Published on in Vol 11 (2023)

Preprints (earlier versions) of this paper are available at, first published .
Use Patterns of Smartphone Apps and Wearable Devices Supporting Physical Activity and Exercise: Large-Scale Cross-Sectional Survey

Use Patterns of Smartphone Apps and Wearable Devices Supporting Physical Activity and Exercise: Large-Scale Cross-Sectional Survey

Use Patterns of Smartphone Apps and Wearable Devices Supporting Physical Activity and Exercise: Large-Scale Cross-Sectional Survey

Human Informatics and Interaction Research Institute, National Institute of Advanced Industrial Science and Technology, Ibaraki, Japan

*these authors contributed equally

Corresponding Author:

Keisuke Takano, PhD

Background: Physical inactivity is a global health issue, and mobile health (mHealth) apps are expected to play an important role in promoting physical activity. Empirical studies have demonstrated the efficacy and efficiency of app-based interventions, and an increasing number of apps with more functions and richer content have been released. Regardless of the success of mHealth apps, there are important evidence gaps in the literature; that is, it is largely unknown who uses what app functions and which functions are associated with physical activity.

Objective: This study aims to investigate the use patterns of apps and wearables supporting physical activity and exercise in a Japanese-speaking community sample.

Methods: We recruited 20,573 web-based panelists who completed questionnaires concerning demographics, regular physical activity levels, and use of apps and wearables supporting physical activity. Participants who indicated that they were using a physical activity app or wearable were presented with a list of app functions (eg, sensor information, goal setting, journaling, and reward), among which they selected any functions they used.

Results: Approximately one-quarter (n=4465) of the sample was identified as app users and showed similar demographic characteristics to samples documented in the literature; that is, compared with app nonusers, app users were younger (odds ratio [OR] 0.57, 95% CI 0.50-0.65), were more likely to be men (OR 0.83, 95% CI 0.77-0.90), had higher BMI scores (OR 1.02, 95% CI 1.01-1.03), had higher levels of education (university or above; OR 1.528, 95% CI 1.19-1.99), were more likely to have a child (OR 1.16, 95% CI 1.05-1.28) and job (OR 1.28, 95% CI 1.17-1.40), and had a higher household income (OR 1.40, 95% CI 1.21-1.62). Our results revealed unique associations between demographic variables and specific app functions. For example, sensor information, journaling, and GPS were more frequently used by men than women (ORs <0.84). Another important finding is that people used a median of 2 (IQR 1-4) different functions within an app, and the most common pattern was to use sensor information (ie, self-monitoring) and one other function such as goal setting or reminders.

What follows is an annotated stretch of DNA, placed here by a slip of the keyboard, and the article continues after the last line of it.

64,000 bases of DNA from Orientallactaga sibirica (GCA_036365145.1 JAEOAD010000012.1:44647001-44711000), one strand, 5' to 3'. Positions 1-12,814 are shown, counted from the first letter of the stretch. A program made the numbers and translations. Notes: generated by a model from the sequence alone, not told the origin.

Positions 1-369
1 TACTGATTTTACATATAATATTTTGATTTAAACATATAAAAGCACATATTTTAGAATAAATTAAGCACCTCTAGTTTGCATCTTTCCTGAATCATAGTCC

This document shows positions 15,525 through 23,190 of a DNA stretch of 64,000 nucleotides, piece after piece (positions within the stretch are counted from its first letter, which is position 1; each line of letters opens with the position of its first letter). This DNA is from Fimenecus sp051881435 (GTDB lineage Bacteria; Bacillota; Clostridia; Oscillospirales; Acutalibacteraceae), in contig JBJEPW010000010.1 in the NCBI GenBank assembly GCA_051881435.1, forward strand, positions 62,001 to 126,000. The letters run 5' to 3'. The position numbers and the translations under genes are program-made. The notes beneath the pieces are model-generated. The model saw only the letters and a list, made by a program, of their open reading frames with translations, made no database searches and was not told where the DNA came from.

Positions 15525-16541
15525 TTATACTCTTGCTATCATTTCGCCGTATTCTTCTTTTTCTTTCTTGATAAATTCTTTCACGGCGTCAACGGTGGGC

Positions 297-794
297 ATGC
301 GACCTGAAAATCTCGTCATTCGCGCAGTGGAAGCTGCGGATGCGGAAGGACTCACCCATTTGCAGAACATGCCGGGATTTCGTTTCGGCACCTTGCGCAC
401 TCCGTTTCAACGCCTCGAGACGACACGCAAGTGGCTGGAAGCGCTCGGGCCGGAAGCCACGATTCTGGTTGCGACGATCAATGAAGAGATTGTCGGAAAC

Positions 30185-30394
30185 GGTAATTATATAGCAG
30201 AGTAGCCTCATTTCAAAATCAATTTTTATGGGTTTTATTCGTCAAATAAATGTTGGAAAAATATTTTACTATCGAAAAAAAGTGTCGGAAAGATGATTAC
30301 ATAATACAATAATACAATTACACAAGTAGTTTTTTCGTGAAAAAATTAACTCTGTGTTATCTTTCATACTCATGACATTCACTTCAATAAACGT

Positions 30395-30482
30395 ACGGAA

Conclusions: Regardless of the current trend in app development toward multifunctionality, our findings highlight the importance of app simplicity. A set of two functions (more precisely, self-monitoring and one other function) might be the minimum that can be accepted by most users. In addition, the identified individual differences will help developers and stakeholders pave the way for the personalization of app functions.

JMIR Mhealth Uhealth 2023;11:e49148




Physical inactivity is an unresolved issue in modern society, despite its known risks to physical and mental health [1,2]. Mobile technology, including smartphone apps and wearable devices, is expected to become a game changer and has substantially impacted health care practices for both providers and recipients. Several behavior change techniques (BCTs) [3] are provided by apps in the form of self-help training, which is augmented by online (ambulatory) assessments of physiological status via wearable devices and smartwatches. Evidence supports the positive effects of mobile health (mHealth) interventions on physical activity (PA) [4-12], and a recent meta-analysis [13] suggested that activity trackers have a moderate-sized effect in improving PA, equating to an increase of 1800 steps per day and a reduction of 1 kg in body weight. Trials included in these (umbrella) meta-analyses implemented interventions not limited to self-monitoring (or just wearing an activity tracker); instead, activity trackers, combined with smartphone or web-based applications, offer more interactive BCT components, such as goals and planning, rewards and threats, social support, and gamification [9].